Transpersonal Psychology is the study of consciousness, spiritual and peak experiences, optimal mental health, and other related phenomenon. It is often referred to as the Fourth Force in Psychology.
Briefly, Freud and Adler, interested in the internal processes of the psyche and the early relational experiences of the person, represented the First Force. The Behaviorists represented the Second Force, those who thought the field of psychology should be focused on the behavior of the person and the environmental influences that determine behavior. The Third Force, or Humanistic Psychology, was championed by Abraham Maslow, who described an intrinsic drive within the person to actualize oneself, to manifest one’s full potential. In the late 1960s, Maslow then named Transpersonal Psychology as a legitimate inquiry into transcendent experience that is centered in the cosmos rather than in the individual personality.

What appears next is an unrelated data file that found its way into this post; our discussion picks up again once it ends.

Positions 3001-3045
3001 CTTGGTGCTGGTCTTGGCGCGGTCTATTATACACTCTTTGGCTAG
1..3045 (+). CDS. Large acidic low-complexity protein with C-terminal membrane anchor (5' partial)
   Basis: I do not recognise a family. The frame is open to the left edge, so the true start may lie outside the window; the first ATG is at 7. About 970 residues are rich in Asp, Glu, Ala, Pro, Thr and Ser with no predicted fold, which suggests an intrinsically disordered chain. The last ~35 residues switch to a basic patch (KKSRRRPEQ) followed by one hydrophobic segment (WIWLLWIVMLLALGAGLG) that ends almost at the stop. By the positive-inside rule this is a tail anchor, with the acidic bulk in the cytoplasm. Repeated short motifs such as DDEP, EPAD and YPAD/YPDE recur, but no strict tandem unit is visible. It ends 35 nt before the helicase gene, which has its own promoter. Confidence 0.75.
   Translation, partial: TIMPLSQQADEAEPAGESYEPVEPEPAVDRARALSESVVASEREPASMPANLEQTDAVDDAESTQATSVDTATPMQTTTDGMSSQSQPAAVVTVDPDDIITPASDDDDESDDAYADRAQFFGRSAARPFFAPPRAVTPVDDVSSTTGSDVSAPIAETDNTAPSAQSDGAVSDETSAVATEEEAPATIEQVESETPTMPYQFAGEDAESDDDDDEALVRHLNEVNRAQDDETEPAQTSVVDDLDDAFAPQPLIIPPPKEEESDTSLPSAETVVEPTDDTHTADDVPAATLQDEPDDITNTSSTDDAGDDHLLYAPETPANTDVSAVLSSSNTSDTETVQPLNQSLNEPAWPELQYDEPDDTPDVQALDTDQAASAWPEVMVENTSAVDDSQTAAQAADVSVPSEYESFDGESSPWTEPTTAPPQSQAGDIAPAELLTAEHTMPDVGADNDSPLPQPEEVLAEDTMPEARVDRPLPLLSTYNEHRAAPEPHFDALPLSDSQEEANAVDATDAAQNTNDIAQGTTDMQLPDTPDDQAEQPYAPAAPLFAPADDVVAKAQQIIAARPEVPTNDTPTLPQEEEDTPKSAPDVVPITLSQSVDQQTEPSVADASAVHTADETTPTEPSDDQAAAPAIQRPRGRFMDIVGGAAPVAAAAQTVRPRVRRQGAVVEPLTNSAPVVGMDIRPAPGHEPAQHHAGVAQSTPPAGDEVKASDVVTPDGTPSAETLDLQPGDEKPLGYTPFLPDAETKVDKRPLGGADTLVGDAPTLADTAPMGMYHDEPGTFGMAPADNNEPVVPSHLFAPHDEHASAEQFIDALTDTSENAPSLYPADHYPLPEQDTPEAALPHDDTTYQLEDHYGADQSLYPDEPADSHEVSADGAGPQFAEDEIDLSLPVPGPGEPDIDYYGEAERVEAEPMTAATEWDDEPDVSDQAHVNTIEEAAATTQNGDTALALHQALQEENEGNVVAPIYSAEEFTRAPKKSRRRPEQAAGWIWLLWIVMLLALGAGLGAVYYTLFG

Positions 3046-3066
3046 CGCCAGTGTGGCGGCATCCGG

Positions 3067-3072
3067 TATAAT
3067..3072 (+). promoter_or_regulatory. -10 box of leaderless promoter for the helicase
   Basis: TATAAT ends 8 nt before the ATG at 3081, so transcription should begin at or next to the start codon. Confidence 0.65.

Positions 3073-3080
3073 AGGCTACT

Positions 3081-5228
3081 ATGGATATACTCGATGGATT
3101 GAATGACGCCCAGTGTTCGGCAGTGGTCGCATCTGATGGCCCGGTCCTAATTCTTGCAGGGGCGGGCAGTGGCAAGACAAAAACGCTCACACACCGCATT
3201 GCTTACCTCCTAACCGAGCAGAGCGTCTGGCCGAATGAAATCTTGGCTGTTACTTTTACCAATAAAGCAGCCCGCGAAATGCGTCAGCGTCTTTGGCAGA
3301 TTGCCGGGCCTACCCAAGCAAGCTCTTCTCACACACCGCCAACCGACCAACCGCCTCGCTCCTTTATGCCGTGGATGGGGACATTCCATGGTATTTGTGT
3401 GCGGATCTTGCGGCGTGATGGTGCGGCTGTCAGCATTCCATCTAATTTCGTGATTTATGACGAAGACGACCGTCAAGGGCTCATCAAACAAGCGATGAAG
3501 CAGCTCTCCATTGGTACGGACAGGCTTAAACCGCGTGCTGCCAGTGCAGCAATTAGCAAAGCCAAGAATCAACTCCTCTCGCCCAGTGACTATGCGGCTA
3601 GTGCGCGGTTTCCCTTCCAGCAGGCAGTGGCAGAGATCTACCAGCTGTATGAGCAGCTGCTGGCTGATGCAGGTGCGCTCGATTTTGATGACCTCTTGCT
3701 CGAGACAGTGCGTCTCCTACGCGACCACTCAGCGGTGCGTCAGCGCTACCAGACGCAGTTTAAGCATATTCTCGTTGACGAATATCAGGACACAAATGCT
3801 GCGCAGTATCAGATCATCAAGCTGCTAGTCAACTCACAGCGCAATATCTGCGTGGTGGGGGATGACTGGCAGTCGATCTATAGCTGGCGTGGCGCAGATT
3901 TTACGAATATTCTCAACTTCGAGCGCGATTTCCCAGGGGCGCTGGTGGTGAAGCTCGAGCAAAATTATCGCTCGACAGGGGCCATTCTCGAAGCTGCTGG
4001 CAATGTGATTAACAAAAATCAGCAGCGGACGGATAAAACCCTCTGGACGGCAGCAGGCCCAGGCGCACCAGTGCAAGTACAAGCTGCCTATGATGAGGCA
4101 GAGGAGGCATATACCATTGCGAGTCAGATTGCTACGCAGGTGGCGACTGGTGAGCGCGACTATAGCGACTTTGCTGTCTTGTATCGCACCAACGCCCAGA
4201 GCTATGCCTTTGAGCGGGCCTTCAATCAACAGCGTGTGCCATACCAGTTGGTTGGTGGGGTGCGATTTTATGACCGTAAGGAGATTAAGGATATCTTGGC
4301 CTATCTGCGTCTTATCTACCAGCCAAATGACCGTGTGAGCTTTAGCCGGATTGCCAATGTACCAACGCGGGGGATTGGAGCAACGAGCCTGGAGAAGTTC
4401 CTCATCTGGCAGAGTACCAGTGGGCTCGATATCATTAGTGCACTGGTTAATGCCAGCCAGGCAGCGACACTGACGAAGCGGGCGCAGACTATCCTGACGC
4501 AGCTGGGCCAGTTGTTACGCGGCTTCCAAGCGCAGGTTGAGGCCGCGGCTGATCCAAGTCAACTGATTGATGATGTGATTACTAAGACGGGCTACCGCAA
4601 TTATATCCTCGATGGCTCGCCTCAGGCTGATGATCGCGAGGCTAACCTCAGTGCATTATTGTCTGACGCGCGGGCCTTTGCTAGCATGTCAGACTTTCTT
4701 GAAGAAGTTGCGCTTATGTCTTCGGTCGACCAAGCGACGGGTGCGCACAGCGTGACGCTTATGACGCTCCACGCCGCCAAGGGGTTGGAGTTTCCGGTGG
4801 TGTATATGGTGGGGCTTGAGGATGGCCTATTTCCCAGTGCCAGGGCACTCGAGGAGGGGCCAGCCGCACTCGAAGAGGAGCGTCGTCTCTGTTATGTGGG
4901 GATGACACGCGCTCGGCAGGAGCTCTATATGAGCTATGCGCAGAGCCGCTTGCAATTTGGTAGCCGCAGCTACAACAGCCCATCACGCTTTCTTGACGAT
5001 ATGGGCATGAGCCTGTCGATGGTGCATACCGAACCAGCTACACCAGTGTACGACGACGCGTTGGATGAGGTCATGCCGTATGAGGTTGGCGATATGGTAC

Transpersonal Psychology shares certain questions and concerns with various religions but is not religious. Transpersonal Psychologists are interested in the direct experiences of a higher being, those born from a spiritual reality. Stan Grof and his work with holotropic breathwork and spiritual emergencies, Frances Vaughn and the application of meditation to enhance spiritual experiences, and Ken Wilber’s work with the Spectrum Model of development are a few examples of the myriad theorists and practitioners in this growing field. The fields of Quantum Physics and Ecopsychology also share many of the same questions and approaches that seek to understand the human experience as spiritual experience. Most recently, the films, What The Bleep Do We Know?, The Living Matrix, and The People v. The State of Illusion present some of the explorations from these fields, each in an educational format for the general public. See the Strategies for Transitions page for links to these films.